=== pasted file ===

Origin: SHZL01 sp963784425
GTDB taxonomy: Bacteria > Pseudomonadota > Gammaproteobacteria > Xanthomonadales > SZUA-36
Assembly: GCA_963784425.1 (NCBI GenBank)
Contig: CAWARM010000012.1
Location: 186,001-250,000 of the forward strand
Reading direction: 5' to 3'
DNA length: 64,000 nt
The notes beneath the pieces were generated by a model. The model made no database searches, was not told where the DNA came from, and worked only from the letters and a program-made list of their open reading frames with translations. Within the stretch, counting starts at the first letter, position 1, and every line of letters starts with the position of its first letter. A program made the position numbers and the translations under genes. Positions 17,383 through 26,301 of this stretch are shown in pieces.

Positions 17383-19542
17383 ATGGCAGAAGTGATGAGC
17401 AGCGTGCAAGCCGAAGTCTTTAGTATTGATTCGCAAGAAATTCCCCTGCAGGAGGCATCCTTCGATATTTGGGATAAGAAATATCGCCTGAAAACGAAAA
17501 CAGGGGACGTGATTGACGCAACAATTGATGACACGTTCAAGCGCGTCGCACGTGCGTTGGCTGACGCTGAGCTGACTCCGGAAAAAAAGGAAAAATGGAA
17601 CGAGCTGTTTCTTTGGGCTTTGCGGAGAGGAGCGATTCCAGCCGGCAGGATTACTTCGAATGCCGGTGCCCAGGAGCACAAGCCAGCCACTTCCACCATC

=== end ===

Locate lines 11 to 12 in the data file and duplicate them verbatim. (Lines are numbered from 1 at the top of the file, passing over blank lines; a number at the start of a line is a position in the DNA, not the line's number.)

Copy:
17401 AGCGTGCAAGCCGAAGTCTTTAGTATTGATTCGCAAGAAATTCCCCTGCAGGAGGCATCCTTCGATATTTGGGATAAGAAATATCGCCTGAAAACGAAAA
17501 CAGGGGACGTGATTGACGCAACAATTGATGACACGTTCAAGCGCGTCGCACGTGCGTTGGCTGACGCTGAGCTGACTCCGGAAAAAAAGGAAAAATGGAA